Amazon Fire TV's search features are neither exemplary nor irredeemable. It searches a few dozen services rather than a few hundred, but it does a good job concatenating content and comparing prices, as the Roku search does. The search doesn't yet understand natural language, but it may in the future.

Winner: Roku Streaming Stick+. The Roku searches the largest number of services, with the subtlest understanding of queries.

Remote Control (10 points)

The remote control is the primary way you'll interact with a streaming device. Too many buttons — or too few — could make navigation much more difficult than it needs to be.

Credit: Roku

(Image credit: Roku)

The remote control for the Roku Streaming Stick+ has a few extraneous buttons that link directly to Netflix, Hulu and a few other services that may or may not be useful, depending on your preferred apps. Otherwise, this remote is nearly flawless, with a comfortable D-pad and media-control buttons. Best of all, it has power and volume buttons that can control your TV, obviating the need for a second remote.

Since the Chromecast Ultra doesn't have a remote, the quality of its controls depends almost entirely on your smartphone, tablet or computer. Using the Chromecast doesn't take much battery, and controlling content on your screen is as simple or as complex as each app makes it. If nothing else, when you run out of battery, you won't be able to control anything, which could be a problem for smartphones, already taxed from everyday use.

The Fire TV's remote is extremely plain, with directional buttons, media-control buttons and a voice search button. It's comfortable to hold, if extremely unimaginative. You have almost certainly used both better and worse remotes in your TV-watching lifetime.

Winner: Roku Streaming Stick+. Because it gives you the ability to control your entire TV from a streaming stick remote, the Roku is head and shoulders above the competition.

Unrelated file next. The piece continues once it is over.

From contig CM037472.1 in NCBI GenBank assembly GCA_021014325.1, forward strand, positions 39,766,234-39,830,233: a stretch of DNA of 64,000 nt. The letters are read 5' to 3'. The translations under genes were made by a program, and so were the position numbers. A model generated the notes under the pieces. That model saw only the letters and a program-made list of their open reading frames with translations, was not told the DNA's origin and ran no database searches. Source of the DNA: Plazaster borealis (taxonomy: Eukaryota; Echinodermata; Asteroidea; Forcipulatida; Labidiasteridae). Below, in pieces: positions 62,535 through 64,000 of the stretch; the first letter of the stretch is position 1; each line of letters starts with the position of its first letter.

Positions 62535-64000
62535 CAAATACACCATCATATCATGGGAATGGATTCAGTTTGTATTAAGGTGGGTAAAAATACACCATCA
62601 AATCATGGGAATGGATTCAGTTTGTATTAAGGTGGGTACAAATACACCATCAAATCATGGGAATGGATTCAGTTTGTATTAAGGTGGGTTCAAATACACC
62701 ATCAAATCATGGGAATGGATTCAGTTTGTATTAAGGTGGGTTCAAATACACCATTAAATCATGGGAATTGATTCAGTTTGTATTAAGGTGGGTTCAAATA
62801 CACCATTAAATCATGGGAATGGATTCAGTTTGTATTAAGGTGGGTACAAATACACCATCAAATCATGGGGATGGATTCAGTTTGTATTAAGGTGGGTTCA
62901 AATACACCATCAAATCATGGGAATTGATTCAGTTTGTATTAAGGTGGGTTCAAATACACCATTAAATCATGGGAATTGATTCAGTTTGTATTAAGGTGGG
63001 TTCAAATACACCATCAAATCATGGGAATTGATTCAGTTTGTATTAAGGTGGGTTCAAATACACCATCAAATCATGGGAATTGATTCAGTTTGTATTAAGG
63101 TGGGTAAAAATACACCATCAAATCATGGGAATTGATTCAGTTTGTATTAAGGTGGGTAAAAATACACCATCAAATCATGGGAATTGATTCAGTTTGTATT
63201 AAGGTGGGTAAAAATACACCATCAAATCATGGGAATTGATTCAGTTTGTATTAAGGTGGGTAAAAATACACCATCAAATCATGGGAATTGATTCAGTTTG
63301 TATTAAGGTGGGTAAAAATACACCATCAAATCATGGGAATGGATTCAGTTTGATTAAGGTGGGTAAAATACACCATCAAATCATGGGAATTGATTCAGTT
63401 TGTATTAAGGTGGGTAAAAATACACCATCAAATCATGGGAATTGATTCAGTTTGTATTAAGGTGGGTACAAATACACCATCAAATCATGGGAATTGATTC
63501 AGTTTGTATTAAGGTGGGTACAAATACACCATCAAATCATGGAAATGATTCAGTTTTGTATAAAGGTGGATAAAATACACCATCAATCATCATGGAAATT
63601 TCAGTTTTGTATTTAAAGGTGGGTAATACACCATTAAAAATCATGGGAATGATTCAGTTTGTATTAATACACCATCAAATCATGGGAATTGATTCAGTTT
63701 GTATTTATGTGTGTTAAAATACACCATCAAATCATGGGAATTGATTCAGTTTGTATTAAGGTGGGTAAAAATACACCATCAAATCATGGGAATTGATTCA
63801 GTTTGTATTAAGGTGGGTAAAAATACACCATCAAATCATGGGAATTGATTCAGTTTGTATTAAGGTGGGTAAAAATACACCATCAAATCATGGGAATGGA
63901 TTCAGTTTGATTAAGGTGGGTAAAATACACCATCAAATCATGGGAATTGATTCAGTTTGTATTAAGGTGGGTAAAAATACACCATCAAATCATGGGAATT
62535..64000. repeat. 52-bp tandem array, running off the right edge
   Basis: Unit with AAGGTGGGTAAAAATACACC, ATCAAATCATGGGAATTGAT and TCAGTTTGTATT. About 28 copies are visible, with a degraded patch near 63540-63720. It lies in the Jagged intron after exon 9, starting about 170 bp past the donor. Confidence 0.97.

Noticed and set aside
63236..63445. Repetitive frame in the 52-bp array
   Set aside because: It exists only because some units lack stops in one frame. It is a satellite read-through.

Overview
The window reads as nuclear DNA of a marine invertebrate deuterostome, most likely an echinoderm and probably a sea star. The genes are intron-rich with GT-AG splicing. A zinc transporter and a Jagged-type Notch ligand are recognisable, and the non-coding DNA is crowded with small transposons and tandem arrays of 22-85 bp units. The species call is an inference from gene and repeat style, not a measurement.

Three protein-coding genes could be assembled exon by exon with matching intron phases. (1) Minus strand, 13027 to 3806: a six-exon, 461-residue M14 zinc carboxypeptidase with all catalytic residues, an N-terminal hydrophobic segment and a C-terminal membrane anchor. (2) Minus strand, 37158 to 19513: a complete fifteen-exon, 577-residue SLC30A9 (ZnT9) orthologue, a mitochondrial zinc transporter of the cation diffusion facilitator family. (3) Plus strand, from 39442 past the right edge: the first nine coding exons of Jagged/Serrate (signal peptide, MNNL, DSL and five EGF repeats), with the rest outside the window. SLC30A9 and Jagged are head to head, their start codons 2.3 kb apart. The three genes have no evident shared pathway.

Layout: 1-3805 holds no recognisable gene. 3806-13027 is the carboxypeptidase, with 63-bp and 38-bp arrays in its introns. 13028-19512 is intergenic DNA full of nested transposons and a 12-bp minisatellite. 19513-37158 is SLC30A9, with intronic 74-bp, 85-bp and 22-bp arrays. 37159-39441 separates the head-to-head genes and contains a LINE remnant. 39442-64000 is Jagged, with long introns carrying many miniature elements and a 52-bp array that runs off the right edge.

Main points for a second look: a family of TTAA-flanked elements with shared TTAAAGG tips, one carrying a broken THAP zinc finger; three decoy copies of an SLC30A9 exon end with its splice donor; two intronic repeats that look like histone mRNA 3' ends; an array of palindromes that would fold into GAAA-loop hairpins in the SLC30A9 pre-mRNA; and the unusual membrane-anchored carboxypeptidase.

Value (10 points)

Because all three devices cost $70, determining the value is a little more subjective than simply looking at which gadget is the cheapest. Instead, we'll delve into the question of extra features.

Roku Streaming Stick Plus

The Roku Streaming Stick+, for all of its merits, doesn't do much except stream stuff. For a streaming stick, that's probably fine, but compared to some other devices that want to be game consoles, digital assistants or smart home hubs, it's a little unambitious.

Recently, Chromecast gained Google Assistant features, meaning you can use voice commands on your phone to give commands to your TV. You can tell the Chromecast to play specific programs or even turn a TV on or off. The functionality is a little basic at the moment, but it could evolve into something much more impressive in time.

The Amazon Fire TV has the most extra features, far and away, thanks to its Alexa integration. Alexa is a digital assistant, like Apple's Siri or Google's Assistant, and it exists in a full-featured form in the latest Fire TV. You can inquire about the weather, traffic conditions or nearby restaurants, or even ask the assistant to control your smart-home tech. No other device in this price range has a similar feature.

Winner: Amazon Fire TV. Alexa integration puts the Fire TV's potential value and room for more exciting features well ahead of both the Roku Stick and the Chromecast.

Bottom Line

In the final tally, the Roku Streaming Stick+ scored 88 points out of a possible 100, giving it a significant lead over the Google Chromecast Ultra and the Amazon Fire TV, which scored 79 points apiece.

Swipe to scroll horizontally

Amazon Fire TV
Google Chromecast Ultra
Roku Streaming Stick+
Design (10)
Setup (10)
Interface (20)
Content and Apps (25)
Search (15)
Remote Control (10)
Value (10)
Bottom Line

The Roku Streaming Stick+ simply puts streaming content front and center, and that focus pays off. Not only is there a ton of stuff to watch, but it's also incredibly easy to find content and navigate your way to it. The remote control gives you access to your whole TV setup, while its admittedly imperfect design is unlikely to have any negative aesthetic effects on your entertainment center.

This isn't to say that the Chromecast Ultra and Fire TV aren't worth a look, of course. In terms of utter simplicity, nothing beats the Chromecast Ultra, while the Fire TV has a lot to offer viewers who are already entrenched in the Amazon ecosystem.

Otherwise, the Roku Streaming Stick+ will let you watch what you want to watch, with a minimum of fuss. It's hard to ask for more than that.

Marshall Honorof

Marshall Honorof is a senior editor for Tom's Guide, overseeing the site's coverage of gaming hardware and software. He comes from a science writing background, having studied paleomammalogy, biological anthropology, and the history of science and technology. After hours, you can find him practicing taekwondo or doing deep dives on classic sci-fi.